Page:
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    Thanks, Michel, for your thread. I have been looking for an E27 LED Bulb, 36 LED, red colour, similar to the one you have shown. However, as I live in Spain, the one I need must be 220 volts. Can somebody recommend a led red, 220 v. for a darkroom?
    Thanks,
    Henry.

  3. #3

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    Thanks for the link. These look good!

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    series connection

    Henry,

    Get two of them and wire in series, point at the ceiling. Great post, much easier than the LED's I assembled from scratch. I use VC paper so I use red, and there is no effect on the paper. I mean no effect whatsoever even with pre-fogged paper and 10 minutes exposure.

  5. #5

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    I would be careful with the Amber LEDs. I used a Luxeon Rebel Amber LED (e.g. very high power model). It's supposed to to have a wavelength range of 584-597, yet it fogged the heck out of paper at 5 feet away. These are extremely powerful LEDs though so I think the light level may have been a bit much.

  6. #6
    Roger Cole's Avatar
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    I see the 36 and the 8 LED. I don't see 18 or anything in between.

    Should be possible to take the 36 LED ones and put some (mostly) neutral density over them though. Since they shouldn't generate much if any heat, even brown paper should work.

  7. #7
    Michel Hardy-Vallée's Avatar
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    Using film since before it was hip.


    "One of the most singular characters of the hyposulphites, is the property their solutions possess of dissolving muriate of silver and retaining it in considerable quantity in permanent solution" — Sir John Frederick William Herschel, "On the Hyposulphurous Acid and its Compounds." The Edinburgh Philosophical Journal, Vol. 1 (8 Jan. 1819): 8-29. p. 11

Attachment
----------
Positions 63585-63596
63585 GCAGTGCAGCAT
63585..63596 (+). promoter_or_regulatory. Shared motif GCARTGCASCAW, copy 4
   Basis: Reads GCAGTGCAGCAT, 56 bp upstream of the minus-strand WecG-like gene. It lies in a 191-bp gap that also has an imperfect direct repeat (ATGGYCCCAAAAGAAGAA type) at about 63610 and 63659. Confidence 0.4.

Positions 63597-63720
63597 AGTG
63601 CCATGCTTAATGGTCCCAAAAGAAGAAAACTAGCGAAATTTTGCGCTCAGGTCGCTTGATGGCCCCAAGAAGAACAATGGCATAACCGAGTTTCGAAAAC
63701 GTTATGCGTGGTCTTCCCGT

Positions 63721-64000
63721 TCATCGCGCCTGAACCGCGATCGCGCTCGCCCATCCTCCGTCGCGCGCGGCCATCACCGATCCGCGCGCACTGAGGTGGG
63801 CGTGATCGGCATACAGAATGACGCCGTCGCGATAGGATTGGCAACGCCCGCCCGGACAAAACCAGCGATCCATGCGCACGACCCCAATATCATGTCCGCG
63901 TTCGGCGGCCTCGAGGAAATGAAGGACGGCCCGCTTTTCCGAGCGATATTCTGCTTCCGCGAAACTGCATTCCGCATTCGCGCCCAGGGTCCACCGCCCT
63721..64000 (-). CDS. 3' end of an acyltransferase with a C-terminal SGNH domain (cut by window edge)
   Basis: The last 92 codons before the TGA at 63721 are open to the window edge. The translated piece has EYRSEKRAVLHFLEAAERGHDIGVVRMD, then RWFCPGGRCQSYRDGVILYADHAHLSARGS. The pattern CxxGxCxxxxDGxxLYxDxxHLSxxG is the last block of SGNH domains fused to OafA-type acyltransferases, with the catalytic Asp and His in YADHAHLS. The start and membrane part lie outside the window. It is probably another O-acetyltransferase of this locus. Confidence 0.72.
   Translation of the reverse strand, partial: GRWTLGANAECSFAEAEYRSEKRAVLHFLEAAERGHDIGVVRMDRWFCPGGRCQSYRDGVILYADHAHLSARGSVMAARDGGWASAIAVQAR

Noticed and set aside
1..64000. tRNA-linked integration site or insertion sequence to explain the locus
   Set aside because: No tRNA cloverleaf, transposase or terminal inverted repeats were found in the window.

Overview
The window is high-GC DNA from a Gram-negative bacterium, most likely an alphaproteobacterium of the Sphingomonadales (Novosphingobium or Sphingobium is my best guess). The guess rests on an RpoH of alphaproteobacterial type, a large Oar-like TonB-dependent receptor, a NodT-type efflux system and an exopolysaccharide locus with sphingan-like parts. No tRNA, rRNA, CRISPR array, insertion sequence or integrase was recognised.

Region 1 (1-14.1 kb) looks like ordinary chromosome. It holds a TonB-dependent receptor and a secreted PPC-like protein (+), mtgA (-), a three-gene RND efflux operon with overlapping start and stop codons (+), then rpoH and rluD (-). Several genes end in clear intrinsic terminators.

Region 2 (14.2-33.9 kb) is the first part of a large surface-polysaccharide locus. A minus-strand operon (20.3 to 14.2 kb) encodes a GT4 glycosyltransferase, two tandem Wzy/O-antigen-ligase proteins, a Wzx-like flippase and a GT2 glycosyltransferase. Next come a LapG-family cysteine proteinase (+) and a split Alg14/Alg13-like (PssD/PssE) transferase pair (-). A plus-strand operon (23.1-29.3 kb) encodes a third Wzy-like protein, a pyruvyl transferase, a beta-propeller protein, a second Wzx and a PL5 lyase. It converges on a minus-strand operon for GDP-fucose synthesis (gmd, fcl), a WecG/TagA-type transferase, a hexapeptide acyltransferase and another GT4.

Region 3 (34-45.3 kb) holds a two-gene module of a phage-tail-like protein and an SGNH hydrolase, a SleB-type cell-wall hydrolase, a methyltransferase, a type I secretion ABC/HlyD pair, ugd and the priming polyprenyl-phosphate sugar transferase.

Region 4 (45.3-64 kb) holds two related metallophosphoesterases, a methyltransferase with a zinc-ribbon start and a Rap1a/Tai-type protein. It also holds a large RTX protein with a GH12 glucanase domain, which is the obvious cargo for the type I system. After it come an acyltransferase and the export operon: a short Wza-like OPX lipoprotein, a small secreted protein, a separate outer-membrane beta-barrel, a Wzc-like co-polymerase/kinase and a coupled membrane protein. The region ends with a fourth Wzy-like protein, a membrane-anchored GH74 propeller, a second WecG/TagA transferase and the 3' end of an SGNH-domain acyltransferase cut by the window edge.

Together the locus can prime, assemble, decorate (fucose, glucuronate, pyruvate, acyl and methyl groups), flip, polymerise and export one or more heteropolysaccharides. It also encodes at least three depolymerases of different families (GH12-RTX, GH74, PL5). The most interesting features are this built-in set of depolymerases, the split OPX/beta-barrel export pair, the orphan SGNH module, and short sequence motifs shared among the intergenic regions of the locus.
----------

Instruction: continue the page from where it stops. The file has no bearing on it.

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  8. #8
    Roger Cole's Avatar
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    Quote Originally Posted by Michel Hardy-Vallée View Post
    Those only in cool white and warm white, no red or amber.

    Shouldn't be hard to filter the 36s, or use a couple of the 8s, though.

  9. #9
    Michel Hardy-Vallée's Avatar
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    Ah yes, did not notice the colour limitation.

    Just place the 36 further away and you don't need any kind of filtration (remember the inverse square law!).
    Using film since before it was hip.


    "One of the most singular characters of the hyposulphites, is the property their solutions possess of dissolving muriate of silver and retaining it in considerable quantity in permanent solution" — Sir John Frederick William Herschel, "On the Hyposulphurous Acid and its Compounds." The Edinburgh Philosophical Journal, Vol. 1 (8 Jan. 1819): 8-29. p. 11

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  10. #10
    Roger Cole's Avatar
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    Actually since the "walls" of my darkroom are black plastic hanging in my basement with black plastic overhead, save for one actual wall which is white, I'll just put it in a directional fixture and aim at the white wall OR, aim at the white posterboard I have taped to one wall and the ceiling plastic now to reflect my incandescent safelight. Should work fine.